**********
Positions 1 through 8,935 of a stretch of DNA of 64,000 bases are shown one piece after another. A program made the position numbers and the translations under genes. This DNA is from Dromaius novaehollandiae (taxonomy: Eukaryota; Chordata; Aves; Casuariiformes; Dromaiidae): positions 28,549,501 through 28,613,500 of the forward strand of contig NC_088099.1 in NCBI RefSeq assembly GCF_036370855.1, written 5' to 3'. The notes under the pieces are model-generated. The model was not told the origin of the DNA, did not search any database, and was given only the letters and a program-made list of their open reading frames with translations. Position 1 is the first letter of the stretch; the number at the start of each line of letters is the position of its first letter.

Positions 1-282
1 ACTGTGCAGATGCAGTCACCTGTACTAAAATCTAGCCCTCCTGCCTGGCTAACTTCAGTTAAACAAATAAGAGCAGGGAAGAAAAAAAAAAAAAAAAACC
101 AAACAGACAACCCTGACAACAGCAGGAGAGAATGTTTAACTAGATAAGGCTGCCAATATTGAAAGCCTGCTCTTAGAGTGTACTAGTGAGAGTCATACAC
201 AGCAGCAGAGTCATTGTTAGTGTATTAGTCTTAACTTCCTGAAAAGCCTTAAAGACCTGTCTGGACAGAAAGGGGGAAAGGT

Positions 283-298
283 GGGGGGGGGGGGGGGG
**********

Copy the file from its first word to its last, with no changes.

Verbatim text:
Positions 1 through 8,935 of a stretch of DNA of 64,000 bases are shown one piece after another. A program made the position numbers and the translations under genes. This DNA is from Dromaius novaehollandiae (taxonomy: Eukaryota; Chordata; Aves; Casuariiformes; Dromaiidae): positions 28,549,501 through 28,613,500 of the forward strand of contig NC_088099.1 in NCBI RefSeq assembly GCF_036370855.1, written 5' to 3'. The notes under the pieces are model-generated. The model was not told the origin of the DNA, did not search any database, and was given only the letters and a program-made list of their open reading frames with translations. Position 1 is the first letter of the stretch; the number at the start of each line of letters is the position of its first letter.

Positions 1-282
1 ACTGTGCAGATGCAGTCACCTGTACTAAAATCTAGCCCTCCTGCCTGGCTAACTTCAGTTAAACAAATAAGAGCAGGGAAGAAAAAAAAAAAAAAAAACC
101 AAACAGACAACCCTGACAACAGCAGGAGAGAATGTTTAACTAGATAAGGCTGCCAATATTGAAAGCCTGCTCTTAGAGTGTACTAGTGAGAGTCATACAC
201 AGCAGCAGAGTCATTGTTAGTGTATTAGTCTTAACTTCCTGAAAAGCCTTAAAGACCTGTCTGGACAGAAAGGGGGAAAGGT

Positions 283-298
283 GGGGGGGGGGGGGGGG